Filing 59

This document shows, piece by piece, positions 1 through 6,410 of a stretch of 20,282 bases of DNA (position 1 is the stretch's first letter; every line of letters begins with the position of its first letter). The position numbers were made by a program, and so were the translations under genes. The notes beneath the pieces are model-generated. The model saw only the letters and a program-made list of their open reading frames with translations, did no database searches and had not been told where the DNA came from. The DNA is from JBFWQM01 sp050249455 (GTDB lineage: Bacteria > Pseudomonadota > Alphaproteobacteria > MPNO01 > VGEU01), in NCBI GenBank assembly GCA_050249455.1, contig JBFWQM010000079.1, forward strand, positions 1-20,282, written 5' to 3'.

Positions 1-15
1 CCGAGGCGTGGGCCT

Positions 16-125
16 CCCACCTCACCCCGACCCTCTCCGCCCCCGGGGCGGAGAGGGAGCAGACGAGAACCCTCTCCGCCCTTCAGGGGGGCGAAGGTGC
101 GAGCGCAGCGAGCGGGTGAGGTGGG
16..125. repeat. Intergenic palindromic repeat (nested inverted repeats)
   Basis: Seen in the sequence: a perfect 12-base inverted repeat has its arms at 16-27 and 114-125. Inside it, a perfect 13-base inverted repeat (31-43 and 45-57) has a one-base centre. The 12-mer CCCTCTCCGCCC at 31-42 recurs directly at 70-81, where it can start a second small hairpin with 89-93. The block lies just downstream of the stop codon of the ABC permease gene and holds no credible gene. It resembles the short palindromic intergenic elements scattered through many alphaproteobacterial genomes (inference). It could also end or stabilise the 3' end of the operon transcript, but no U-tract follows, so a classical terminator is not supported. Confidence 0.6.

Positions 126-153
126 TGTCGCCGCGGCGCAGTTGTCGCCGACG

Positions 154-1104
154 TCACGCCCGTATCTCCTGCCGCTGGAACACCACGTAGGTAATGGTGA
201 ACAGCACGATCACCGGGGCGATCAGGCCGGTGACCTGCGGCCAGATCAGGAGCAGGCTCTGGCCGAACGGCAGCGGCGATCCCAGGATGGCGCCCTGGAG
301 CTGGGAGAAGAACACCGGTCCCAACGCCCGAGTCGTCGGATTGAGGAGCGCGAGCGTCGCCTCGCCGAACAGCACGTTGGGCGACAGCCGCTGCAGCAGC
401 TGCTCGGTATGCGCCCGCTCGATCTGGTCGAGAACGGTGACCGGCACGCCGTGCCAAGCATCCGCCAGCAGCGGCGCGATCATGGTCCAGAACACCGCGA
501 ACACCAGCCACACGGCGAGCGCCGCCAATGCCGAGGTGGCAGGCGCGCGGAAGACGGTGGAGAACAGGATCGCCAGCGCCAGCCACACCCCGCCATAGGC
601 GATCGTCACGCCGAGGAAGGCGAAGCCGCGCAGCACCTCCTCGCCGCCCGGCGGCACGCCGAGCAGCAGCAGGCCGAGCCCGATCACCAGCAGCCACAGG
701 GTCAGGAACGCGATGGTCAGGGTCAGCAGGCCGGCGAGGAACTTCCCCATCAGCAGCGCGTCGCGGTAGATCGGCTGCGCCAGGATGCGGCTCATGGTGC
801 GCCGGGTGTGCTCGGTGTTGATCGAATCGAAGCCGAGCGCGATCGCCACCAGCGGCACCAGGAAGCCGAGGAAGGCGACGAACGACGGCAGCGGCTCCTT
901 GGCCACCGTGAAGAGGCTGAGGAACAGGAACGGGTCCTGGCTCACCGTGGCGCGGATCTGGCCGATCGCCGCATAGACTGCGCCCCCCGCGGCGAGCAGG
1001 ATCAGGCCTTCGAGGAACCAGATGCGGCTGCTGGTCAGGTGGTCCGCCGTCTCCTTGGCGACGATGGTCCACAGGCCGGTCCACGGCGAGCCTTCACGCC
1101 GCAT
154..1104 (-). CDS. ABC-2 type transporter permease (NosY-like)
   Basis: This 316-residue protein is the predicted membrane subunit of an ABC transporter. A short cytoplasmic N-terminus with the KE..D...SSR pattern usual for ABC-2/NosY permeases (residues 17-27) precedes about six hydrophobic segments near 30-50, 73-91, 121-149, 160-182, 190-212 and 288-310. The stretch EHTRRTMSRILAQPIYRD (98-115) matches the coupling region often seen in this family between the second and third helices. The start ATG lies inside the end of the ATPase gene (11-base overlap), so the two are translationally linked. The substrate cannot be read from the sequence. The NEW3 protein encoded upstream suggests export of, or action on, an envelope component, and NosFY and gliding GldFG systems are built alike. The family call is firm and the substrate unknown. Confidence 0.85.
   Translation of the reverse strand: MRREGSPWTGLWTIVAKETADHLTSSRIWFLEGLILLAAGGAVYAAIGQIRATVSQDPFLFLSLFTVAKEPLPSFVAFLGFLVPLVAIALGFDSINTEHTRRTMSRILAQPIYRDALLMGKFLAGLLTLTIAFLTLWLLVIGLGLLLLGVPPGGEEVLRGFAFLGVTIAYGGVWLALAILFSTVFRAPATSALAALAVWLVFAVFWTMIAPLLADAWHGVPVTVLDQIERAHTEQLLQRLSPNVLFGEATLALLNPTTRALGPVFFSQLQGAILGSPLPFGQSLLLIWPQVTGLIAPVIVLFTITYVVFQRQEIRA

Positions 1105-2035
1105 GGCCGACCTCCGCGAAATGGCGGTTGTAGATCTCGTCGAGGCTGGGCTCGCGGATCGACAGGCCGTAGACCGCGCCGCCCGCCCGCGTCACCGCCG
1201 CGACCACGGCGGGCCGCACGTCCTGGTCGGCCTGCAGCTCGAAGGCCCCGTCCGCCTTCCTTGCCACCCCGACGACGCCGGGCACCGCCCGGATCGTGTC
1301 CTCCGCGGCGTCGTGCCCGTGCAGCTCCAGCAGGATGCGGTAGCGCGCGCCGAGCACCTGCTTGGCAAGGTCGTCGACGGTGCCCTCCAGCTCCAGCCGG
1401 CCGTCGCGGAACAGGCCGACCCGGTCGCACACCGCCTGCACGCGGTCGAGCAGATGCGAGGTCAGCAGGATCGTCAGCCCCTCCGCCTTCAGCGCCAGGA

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IN THE UNITED STATES DISTRICT COURT FOR THE EASTERN DISTRICT OF PENNSYLVANIA __________________________________________ : EDDYSTONE RAIL COMPANY, LLC, : CIVIL ACTION : Plaintiff, : : v. : No. 17-0495 : BRIDGER LOGISTICS, LLC, JULIO RIOS, : JEREMY GAMBOA, FERRELLGAS : PARTNERS, L.P., and FERRELLGAS, L.P., : : Defendants. : __________________________________________: MEMORANDUM ROBERT F. KELLY, Sr. J. JULY 19, 2017 Presently before this Court are the Motion to Dismiss filed by Defendants, Julio Rios (“Rios”) and Jeremy Gamboa (“Gamboa”), the Motion to Dismiss filed by Bridger Logistics, LLC (“Bridger Logistics”), Ferrellgas Partners, L.P. and Ferrellgas, L.P. (collectively, “Ferrellgas”), the Response in Opposition to Defendants’ Motions to Dismiss filed by Plaintiff, Eddystone Rail Company, LLC (“Eddystone”), and all of the Replies and Sur-Replies thereto. For the reasons set forth below, Defendants’ Motions are denied. 1 I. FACTS 2 Eddystone seeks to recover from the owners and controlling persons of Bridger Transfer Services, LLC (“BTS”), who allegedly used BTS as a sham entity to defraud Eddystone out of more than $140 million that it spent to build a transloading facility on the banks of the Delaware 1 2 Rios and Gamboa joined in the other Defendants’ Motion to Dismiss. (Doc. No. 34.) For purposes of expediency, we have used the Introduction from Eddystone’s Response in Opposition to Defendants’ Motion to Dismiss as the factual background. (See Pl.’s Response Opp’n Defs.’ Mot. to Dismiss.) River. Bridger Logistics and its principals, Rios and Gamboa, developed a business plan to deliver North Dakota crude oil by railcar to Eddystone, Pennsylvania, transload it to river barges, and deliver it to a refinery in Trainer, Pennsylvania. 3 To accomplish this, Eddystone alleges that they induced it to spend over $170 million to construct a transloading facility that was essential to their plan in return for a contractual commitment that they would transload a minimum volume of crude oil at Eddystone’s facility over five years. Eddystone entered into a Rail Facilities Services Agreement (“RSA” or “Eddystone Contract”) to build the facility with BTS, which Rios and Gamboa held out as a bona fide independent entity with substantial business. Eddystone alleges that BTS was a sham - a shell entity with no employees and no independent revenue dominated entirely by Rios and Gamboa. According to Eddystone, BTS made the transloading capacity it obtained from Eddystone (at a substantial cost and in return for a five-year minimum volume commitment) exclusively available to Bridger Logistics without obtaining any written contract or opportunity for profit in return. Despite securing and providing the critical transloading capacity at great expense, Eddystone alleges that BTS did not share in any of the profits Bridger Logistics earned from its refinery client. It further asserts that Bridger Logistics directly paid the amounts due under the Eddystone Contract with BTS, including deficiency payments in months when the minimum volume commitment was not met, for as long as it needed Eddystone’s transloading capacity. Eddystone states that, as soon as the economics of Bridger Logistics’ shipping arrangement began to fail, Bridger Logistics, Rios, Gamboa, and Bridger Logistics’ new parent, Ferrellgas, 4 came up with a scheme to saddle Eddystone with the cost of the transloading facility that they had induced Eddystone to build. 3 The refinery in Trainer, Pennsylvania, is owned and operated by Monroe Energy LLC (“Monroe”). (Compl. ¶ 24.) 4 The Complaint states that Ferrellgas Partners, L.P. and Ferrellgas, L.P. are the parents of Bridger Logistics. (Compl. ¶ 3.) 2 Eddystone states that Defendants stripped BTS of all of the assets on its balance sheet and transferred them to Ferrellgas entities. Then, according to Eddystone, they abrogated the arrangement by which Bridger Logistics had paid amounts BTS owed under the Eddystone Contract. Eddystone further alleges that, in order to put distance between them and BTS before the inevitable default on its obligations to Eddystone, they sold BTS to Jamex Transfer Holdings (“JTH”), a newly formed shell company. Under the sale agreement, Eddystone asserts that this asset-less and revenue-less new company assumed the obligation to fund minimum volume commitment payments in the future. Eddystone further asserts that Defendants knew that JTH had no ability to fund minimum volume commitment payments. Stripped of its assets and cut off from its source of funding, Eddystone states that BTS promptly defaulted on its obligations to it. Eddystone filed its Complaint on February 2, 2017. 5 The Complaint includes the following counts: Count I - Alter Ego; Count II - Intentional Fraudulent Transfer (12 Pa. C.S. § 5104(a)); Count III - Constructive Fraudulent Transfer (12 Pa. C.S. § 5105); and Count IV Breach of Fiduciary Duties of Care and Loyalty to Creditors. (See Compl.) It alleges that Defendants’ supposed manipulation of a shell entity as an instrumentality for the purpose of obtaining the fruits of the Eddystone Contract without bearing any of its burdens makes them liable as alter egos of BTS. Moreover, it claims that Defendants’ alleged decision to strip BTS of its assets, abrogate the course of dealing by which Bridger Logistics paid the minimum volume commitment charges of BTS, and then purport to transfer that obligation to an insolvent entity gives rise to fraudulent transfer liability. Furthermore, it alleges that, because BTS was 5 “Under the United States Constitution, the federal judicial power encompasses ‘all Cases of admiralty and maritime Jurisdiction.’” Hargus v. Ferocious & Impetuous, LLC, 840 F.3d 133, 136 (3d Cir. 2016) (quoting U.S. Const. art. III, § 2, cl. 1.). “Congress codified that jurisdiction at 28 U.S.C. § 1333(1), which provides that federal district courts have original jurisdiction over ‘[a]ny civil case of admiralty or maritime jurisdiction.’” Id. (quoting 28 U.S.C. § 1333(1)). 3 purportedly well within the zone of insolvency with obligations to Eddystone far in excess of its actual assets or cash flow, Defendants owed fiduciary duties to manage BTS in the interests of its creditor, Eddystone. Instead, Defendants supposedly used their control over BTS to exploit it for their own benefit, and to the detriment of Eddystone, in violation of their fiduciary duties. Rios and Gamboa deny Eddystone’s allegations, and move to dismiss Eddystone’s Complaint on several grounds, which include a failure to state a claim and lack of personal jurisdiction. Regarding personal jurisdiction, Defendants assert that they both are residents of Texas who have not paid taxes in Pennsylvania, own no real or personal property in Pennsylvania, and maintain no bank accounts or licenses in Pennsylvania. (Defs.’ Mot. to Dismiss at 8) (citing Ex. A (Declaration of Julio Rios) (“Rios Decl.”) ¶ 2; Ex. B (Declaration of Jeremy Gamboa) (“Gamboa Decl.”) ¶ 2.) 6 They also argue that they are shielded by the fiduciary shield doctrine because Eddystone’s claims are asserted against them solely in their corporate roles, and their only contacts with Pennsylvania were in their corporate capacities. (See id.) For the reasons set forth below, the Motion to Dismiss by Rios and Gamboa based upon a lack of personal jurisdiction is denied. Likewise, Rios and Gamboa’s Motion to Dismiss based 6 Rios and Gamboa move for dismissal based on Federal Rule of Civil Procedure 12(b)(2). (Defs.’ Mot. to Dismiss at 5.) Once a defendant raises a jurisdictional defense, the plaintiff “must prove by affidavits or other competent evidence that jurisdiction is proper.” Metcalfe v. Renaissance Marine, Inc., 566 F.3d 324, 330 (3d Cir. 2009) (citation omitted). Where, as here, the district court does not hold an evidentiary hearing, “a plaintiff need only establish a prima facie case of personal jurisdiction and the plaintiff is entitled to have its allegations taken as true and all factual disputes drawn in its favor.” Miller Yacht Sales, Inc. v. Smith, 384 F.3d 93, 97 (3d Cir. 2004). However, the plaintiff may not rely on the pleadings alone and “must sustain its burden of proof in establishing jurisdictional facts through sworn affidavits or other competent evidence.” Patterson by Patterson v. F.B.I., 893 F.2d 595, 604 (3d Cir. 1990). In this case, Eddystone has submitted a sworn declaration of Jeffrey M. Theodore, Esq. (“Theodore Decl.”), an attorney representing Eddystone who reviewed emails between Rios, Gamboa and Eddystone personnel, attesting to the facts that form the basis of the jurisdictional analysis below. (See Pl.’s Response Opp’n Defs.’ Mot. to Dismiss; Theodore Decl.) As a result, Eddystone has provided sufficient evidence to overcome Defendants’ Motion. 4 upon a failure to state a claim, as well as the Motion to Dismiss for failure to state a claim filed by Bridger Logistics and Ferrellgas, are denied as meritless at this stage of the litigation. II. DISCUSSION A. Motion to Dismiss For Lack of Personal Jurisdiction 1 . Specific Jurisdiction “Federal courts . . . may exercise personal jurisdiction over nonresident defendants to the extent provided by the law of the state in which the federal court sits.” Penco Prods., Inc. v. WEC Mfg., LLC, 974 F. Supp. 2d 740, 746 (E.D. Pa. 2013) (citation omitted). “Pennsylvania’s Long-Arm Statute allows personal jurisdiction over nonresident defendants to the constitutional limits of the due process clause of the Fourteenth Amendment.” Id. (citing 42 Pa. Cons. Stat. Ann. § 5322(b); Mellon Bank (East) PSFS, Nat’l Ass’n v. Farino, 960 F.2d 1217, 1221 (3d Cir. 1992)). “Under this standard, nonresident defendants are required to have minimum contacts with Pennsylvania so as not to offend traditional notions of fair play and substantial justice.” Id. (citing Marten v. Godwin, 499 F.3d 290, 296 (3d Cir. 2007); Int’l Shoe Co. v. Washington, 326 U.S. 310, 316 (1945)). “There are two types of personal jurisdiction: general and specific.” 7 Id. (citing Helicopteros Nacionales de Colombia, S.A. v. Hall, 466 U.S. 408, 414-15 & n.9 (1984)). Regarding specific jurisdiction, the United States Court of Appeals for the Third Circuit (“Third Circuit”) has provided a clear summary of this jurisdictional analysis, noting: [t]he inquiry as to whether specific jurisdiction exists has three parts. First, the defendant must have “purposefully directed [its] activities” at the forum. Second, the litigation must “arise out of or relate to” at least one of those activities. And third, if the prior two requirements are met, a court may consider whether the exercise of jurisdiction otherwise “comport[s] with fair play and substantial justice.” 7 The parties only argue about specific jurisdiction; therefore, we limit our analysis to specific jurisdiction. 5 O’Connor v. Sandy Lane Hotel Co., Ltd., 496 F.3d 312, 317 (3d Cir. 2007) (internal citations omitted). Eddystone has made a prima facie showing of specific jurisdiction over Rios and Gamboa for each claim. 8 First, it is clear that Rios and Gamboa both purposefully directed their activities at Pennsylvania. As set forth by Eddystone, “Rios and Gamboa devised and managed an entire shipping operation in the state.” (Pl.’s Response Opp’n Defs.’ Mot. to Dismiss at 42.) Eddystone goes on to argue that both Rios and Gamboa: (1) developed and carried out a plan to transport oil into Pennsylvania, transload it at the Pennsylvania transloading facility at issue in this litigation, and deliver it to a refinery in Trainer, Pennsylvania, Compl. ¶ 3; (2) negotiated and executed a series of contracts with Eddystone and Monroe in Pennsylvania to accomplish this, Compl. ¶¶ 2, 21–25, 36; (3) executed a series of transactions to [allegedly] impede a Pennsylvania creditor from collecting its lawful debts, Compl. ¶¶ 7–10, 48–50; (4) repeatedly visited and toured the Eddystone facility and Monroe refinery in Pennsylvania and had extensive telephonic and email communications with Eddystone personnel, [Canopy Prospecting, Inc.] personnel, and Monroe personnel in Pennsylvania to manage their business shipping crude oil through the state, negotiate with railroads and other counter-parties, market the capacity Bridger controlled at the Facility, and, ultimately, [allegedly] structure the transactions designed to prevent Eddystone from recovering the sums due under the RSA. 9 8 “Though specific jurisdiction must ordinarily be analyzed claim-by-claim, it is not ‘necessary to do so in all multiple claim cases.’” Phila. Prof’l Collections, LLC v. Young, No. 10-724, 2010 WL 5257651, at *4 n.59 (E.D. Pa. Dec. 22, 2010) (quoting Remick v. Manfredy, 238 F.3d 248, 255-56 (3d Cir. 2001)). Here, Eddystone’s claims for Alter Ego, Intentional Fraudulent Transfer (12 Pa. C. S. § 5104(a)), Constructive Fraudulent Transfer (12 Pa. C.S. § 5105), and Breach of Fiduciary Duties of Care and Loyalty to Creditors all factually overlap since each claim is based upon the Eddystone Contract and the alleged orchestration of a series of transactions to prevent Eddystone from recovering the amounts it was supposedly due under that agreement. Consequently, it is unnecessary to conduct a separate jurisdictional inquiry as to each claim. Id. (citing O’Connor, 496 F.3d at 318 n.3 (loss of consortium claim factually overlaps with, and is derivative of, negligence claim and does not require separate analysis); CDV Mgmt., LP v. Integrated Airline Servs., No. 04-4173, 2005 WL 230630, at *1, *4-5 (E.D. Pa. Jan. 31, 2005) (analyzing specific jurisdiction for breach and unjust enrichment claims together)). Nevertheless, we conclude that there is specific jurisdiction over both Rios and Gamboa regarding each individual claim because their contacts show that they purposely directed their activities towards Pennsylvania, each claim arises out of those activities, and exercising personal jurisdiction comports with the notions of fair play and substantial justice. See O’Connor, 496 F.3d at 317. 9 Eddystone also points out the following: 6 (Id. at 41; Theodore Decl.; Exs. 1-11.) Specifically, the Theodore Declaration, which includes exhibits of various relevant emails, states that “Rios and Gamboa directed dozens or hundreds of email exchanges as well as telephone calls to Eddystone personnel in Pennsylvania, and made several in-person visits to the state.” (Id. ¶ 2.) According to Theodore, “[t]hese emails reflect that Rios and Gamboa travelled to Pennsylvania repeatedly in order to meet with Eddystone, give tours of the facility, and direct the operations of Bridger Transfer Services and its affiliates.” (Id. ¶ 3.) Significantly, neither Rios nor Gamboa contest the veracity of the claims made in the Theodore Declaration or its exhibits. In light of the aforementioned, we conclude that the first prong is met because Rios and Gamboa purposefully directed their activities at Pennsylvania. Second, regarding the “arise out of or relate to” prong, there is no doubt that Eddystone’s claims all arise out of those activities and transactions in Pennsylvania. Third, the extension of personal jurisdiction comports with fair play and substantial justice because Rios and Gamboa’s alleged actions represent a concerted effort to engage Eddystone in Pennsylvania and to induce it to take specific actions that they knew would cause harm in its home state. 10 In determining whether exercising jurisdiction over Rios and Gamboa [Defendants] make no affirmative denial that they had contacts with Pennsylvania during the 2016 time period in which they wound up their crude oil operation in the state and made plans to sell BTS to Jamex Transfer Holdings. Rios and Gamboa’s counterparty was the Monroe Energy refinery in Trainer, Pennsylvania. Compl. ¶¶ 24, 25. The contract that they negotiated to suspend in 2016 was a contract to deliver crude oil to that Pennsylvania refinery. Compl. ¶¶ 24, 36, 47. BTS, the entity that they [allegedly] cut off from funding and transferred, was transloading crude oil in Pennsylvania and the RSA obligations that Rios and Gamboa were thereby [allegedly] evading were to a transloading facility in Eddystone, Pennsylvania. Compl. ¶¶ 22, 23. (Pl.’s Surreply at 18-19.) 10 Rios and Gamboa do not present any substantive argument pertaining to the “fair play and substantial justice” prong. (Defs.’ Mot. to Dismiss at 15.) (“Because Rios and Gamboa do not have sufficient minimum contacts to warrant exercising personal jurisdiction over them in this court under the first two elements of the specific jurisdiction test, no fair-play inquiry is necessary.”) In their Reply, they argue that “[f]ar from not disputing that the exercise of jurisdiction would comport with fair play and substantial justice, any exercise of jurisdiction would 7 comports with traditional notions of fair play and substantial justice, the following four factors are generally addressed: “‘the burden on the defendant; the forum State’s interest in adjudicating the dispute; the plaintiff’s interest in obtaining the most efficient resolution of controversies; and the shared interest of the several States in furthering fundamental substantive social policies.’” Miller Yacht Sales, Inc., 384 F.3d at 97 (quoting Burger King Corp. v. Rudzewicz, 471 U.S. 462, 477 (1985)). “Pennsylvania has a strong interest in deterring actors from committing torts within its territory.” FFR SE, LLC v. Sanborn, No. 14-5439, 2015 WL 3970923, at *6 (E.D. Pa. June 30, 2015) (citing Sullick v. United Pet Grp., Inc., No. 14-2950, 2015 WL 3643988, at *8 (E.D. Pa. June 12, 2015)). We acknowledge that it will be a burden for Rios and Gamboa, who are from Texas, to litigate in Pennsylvania; however, “allowing [them] to reap the benefit of conducting business in Pennsylvania ‘while leaving an injured plaintiff remediless is fundamentally unjust.’” Id. (citing Merced v. Gemstar Grp., Inc., No. 10-3054, 2011 WL 5865964, at *5 (E.D. Pa. Nov. 22, 2011)). Rios and Gamboa could reasonably foresee that their contacts with Eddystone in Pennsylvania would cause its injuries there; therefore, they could reasonably foresee being haled into a Pennsylvania court. See Provident Nat’l Bank v. California Fed. Sav. & Loan Ass’n, 819 F.2d 434, 437 (3d Cir. 1987) (“The nature of these contacts must be such that the defendant should be reasonably able to anticipate being haled into court in the forum state.”). Their contacts with Pennsylvania were instrumental in both the formation of the Eddystone Contract (which created a continuing relationship with Eddystone within Pennsylvania for more than five years) and the alleged scheme to get out of the agreement, both of which form the foundation of this case. Each claim involved in this litigation arises from the activities of Rios and Gamboa in constitute such a violation of fair play and substantial justice that the Court can resolve the jurisdictional issue before even reaching this second level of inquiry.” (Defs.’ Am. Reply at 13.) 8 Pennsylvania, and the exercise of jurisdiction in this case comports with fair play and substantial justice. While Rios and Gamboa may face some inconvenience since their home state is Texas, we find that Eddystone’s interest in obtaining the most efficient resolution of its controversies, as well as Pennsylvania’s interest in adjudicating this dispute, favor Pennsylvania as a reasonable forum. See O’Connor, 496 F.3d at 324-25 (“[W]hen minimum contacts exist, due process demands no more than a reasonable forum.”). As such, Rios and Gamboa have not presented any evidence to support a showing of unfairness, and they have failed to meet their burden of presenting a compelling case that jurisdiction is unreasonable. Therefore, we hold that jurisdiction in Pennsylvania “comport[s] with fair play and substantial justice.” See id.at 496 F.3d at 317; Burger King, 471 U.S. at 476. We conclude that Rios and Gamboa have significant minimum contacts with Pennsylvania to support personal jurisdiction. They purposely directed their activities towards Pennsylvania, Eddystone’s claims arise out of those activities, and exercising personal jurisdiction comports with the notions of fair play and substantial justice. Consequently, we find that we have personal jurisdiction over Rios and Gamboa regarding all of the claims in this matter. 2. Fiduciary Shield Doctrine Rios and Gamboa additionally argue that jurisdiction over them is improper because of the “fiduciary shield doctrine,” which sets forth “[a]s a general rule, individuals performing acts in a state in their corporate capacity are not subject to personal jurisdiction of the courts of that state of those acts.” 11 D & S Screen Fund II, A v. Ferrari, 174 F. Supp. 2d 343, 347 (E.D. Pa. 11 “The fiduciary shield doctrine is not established law in [the] Third Circuit. . . .” Schley v. Microsoft Corp., No. 08-3589, 2008 WL 5075266, at *11-12 (D.N.J. Nov. 24, 2008), amended, No. 08-3589, 2009 WL 197568 (D.N.J. Jan. 23, 2009); compare Cerciello v. Canale, 563 F. App’x 924, 927-28 (3d Cir. 2014) (“This so-called ‘corporate shield’ doctrine sometimes protects defendants who are thus sued in their individual capacities for what are 9 2001) (citation omitted). “Where, however, the corporate officer engages in tortious conduct in his or her corporate capacity in the forum state, personal liability may attach.” Id. (citations omitted); see also Mendelsohn, Drucker & Assocs. v. Titan Atlas Mfg., Inc., 885 F. Supp. 2d 767, 785 (E.D. Pa. 2012) (finding personal jurisdiction over chief executive officer for alleged participation in torts). “Accordingly, courts have refused to permit a corporate officer to invoke the shield when the officer was involved in tortious conduct for which he or she could be held personally liable.” Id. (citation omitted). “Using a case-by-case approach to determine whether corporate contacts should be considered for personal jurisdiction over an officer, courts analyze the following factors: (1) the officer’s role in the corporate structure; (2) the quality of the officer’s contacts; and (3) the nature and extent of the officer’s participation in the alleged tortious conduct.” Id. (citations omitted). With respect to the roles of Rios and Gamboa in the corporate structure, at the time of the alleged conduct, both Defendants held senior level positons. “Gamboa was employed at Ferrellgas, Inc. - the General Partner of Ferrellgas, L.P. - initially as a Senior Vice-President, then later as an Executive Vice-President, and was also employed as the Chief Operating Officer of Bridger Logistics. . . . Rios was employed by Ferrellgas, Inc. as an Executive Vice President, and by Bridger Logistics as President and Chief Executive Officer.” (Defs.’ Mot. to Dismiss at 8) (citing Gamboa Decl. ¶ 3; Rios Decl. ¶ 3.) Regarding the quality of Rios and Gamboa’s contacts with Pennsylvania, the Complaint sets forth that Rios and Gamboa were the top executives at BTS and Bridger Logistics and highcorporate acts.”), with FlagHouse, Inc. v. ProSource Dev., Inc., 528 F. App’x 186, 189 n.4 (3d Cir. 2013) (“Because New Jersey law provides for personal jurisdiction to the fullest extent allowed by the Due Process Clause, and because the Supreme Court has held that it does not violate due process to find personal jurisdiction based solely on contacts made in an employee’s official capacity, there is no basis for the fiduciary shield doctrine to apply in this case and no need to undertake the participation theory analysis engaged in by the District Court.”). However, even in courts where the fiduciary shield doctrine has been applied, it would not necessarily bar the extension of jurisdiction over Rios and Gamboa because of the tort exception, which applies in our case. 10 ranking executives at Ferrellgas with responsibility over this matter. (Compl. ¶¶ 31-77.) According to the Theodore Declaration, Rios and Gamboa sought to exercise complete personal control over the transloading business at Eddystone and the relationship with Monroe. (Pl.’s Response Opp’n Defs.’ Mot. to Dismiss at 45; Theodore Decl. ¶ 12; Ex. 11.) As pointed out by Eddystone, “[b]oth engaged in extensive negotiations with Eddystone in Pennsylvania, made repeated trips to the state, marketed the facility, and directed their efforts into Pennsylvania.” (Id.) (citing Theodore Decl.; Exs. 1-11.) We find these contacts are sufficient to weigh in favor of the exercise of personal jurisdiction by this Court. As for the third factor, Rios and Gamboa argue that their contacts with Pennsylvania pertaining to the creation of the RSA, and the management of the relationship therefrom, preceded the asset transfer and have no relevance to the claims in this case. (Defs.’ Am. Reply at 10-12.) However, as Eddystone correctly points out, “[t]he claims in this case arise out of the breach of the obligations in the RSA, which [allegedly] occurred when the economics of Rios and Gamboa’s crude oil business soured and they came up with a scheme to avoid the obligations that they had negotiated with Eddystone in Pennsylvania.” (Pl.’s Surreply at 18.) (citing Pl.’s Response Opp’n Defs.’ Mot. to Dismiss at ¶¶ 4-12.) It further points out that “[t]he asset transfer was [allegedly] only the culmination of Rios and Gamboa’s years-long scheme to make use of Eddystone’s transloading capacity for their own purposes while evading the obligations in the RSA.” (Id.) (citing Compl. ¶¶ 21, 32, 48-50.) According to Eddystone, “[u]sing their authority as CEO and COO of Bridger Logistics, and then as the Ferrellgas Executive Vice Presidents responsible for Bridger Logistics’ business, Rios and Gamboa [allegedly] directed the entire scheme.” (Pl.’s Surreply at 17.) (citing Pl.’s Response Opp’n Defs.’ Mot. to Dismiss at 45-46; Compl. ¶¶ 19, 21, 28, 32, 35, 37, 38, 46, 53, 58, 63, 64, 66.) 11 It is clear that both Rios and Gamboa had quality contacts with Pennsylvania, and directly participated in or directed the tortious conduct alleged in the Complaint. We reject the corporate shield defense; therefore, Rios and Gamboa are subject to this Court’s personal jurisdiction in their individual capacities for their personal participation in the tortious conduct charged. B. Motions to Dismiss For Failure to State A Claim Regarding the dismissal of Eddystone’s Complaint pursuant to Federal Rule of Civil Procedure 12(b)(6), we have thoroughly examined all of the arguments presented by the parties, including, inter alia, the piercing of the corporate veil argument. 12 After carefully considering all of the arguments, and accepting all of the factual allegations in the Complaint as true, we conclude that the Complaint clearly and adequately alleges claims against each Defendant for Alter Ego, Intentional Fraudulent Transfer (12 Pa. C. S. § 5104(a)), Constructive Fraudulent Transfer (12 Pa. C. S. § 5105), and Breach of Fiduciary Duties of Care and Loyalty to Creditors. Finding that the Complaint clearly alleges colorable claims after drawing all reasonable inferences from the Complaint in favor of Eddystone, we deny Defendants’ Motions to Dismiss at this stage of the litigation. 12 Pursuant to Federal Rule of Civil Procedure 12(b)(6), the defendant bears the burden of demonstrating that the plaintiff has failed to set forth a claim from which relief may be granted. Fed. R. Civ. P. 12(b)(6). “To survive a motion to dismiss, a complaint must contain sufficient factual matter, accepted as true, to ‘state a claim to relief that is plausible on its face.’” Ashcroft v. Iqbal, 556 U.S. 662, 678 (2009) (quoting Bell Atl. Corp. v. Twombly, 550 U.S. 544, 570 (2007)). “[F]acial plausibility” exists “when the plaintiff pleads factual content that allows the court to draw the reasonable inference that the defendant is liable for the misconduct alleged.” Id. (citing Twombly, 550 U.S. at 556). 12 III. CONCLUSION We have specific jurisdiction over Rios and Gamboa; therefore, their Motion to Dismiss for lack of personal jurisdiction is denied. After careful consideration of the Motions to Dismiss based upon a failure to state a claim filed by Rios and Gamboa, as well as Bridger Logistics and Ferrellgas, we find that Eddystone’s Complaint clearly and adequately alleges colorable claims against each Defendant for Alter Ego, Intentional Fraudulent Transfer (12 Pa. C. S. § 5104(a)), Constructive Fraudulent Transfer (12 Pa. C.S. § 5105), and Breach of Fiduciary Duties of Care and Loyalty to Creditors. As such, Defendants’ Motions to Dismiss are denied. An appropriate Order follows. 13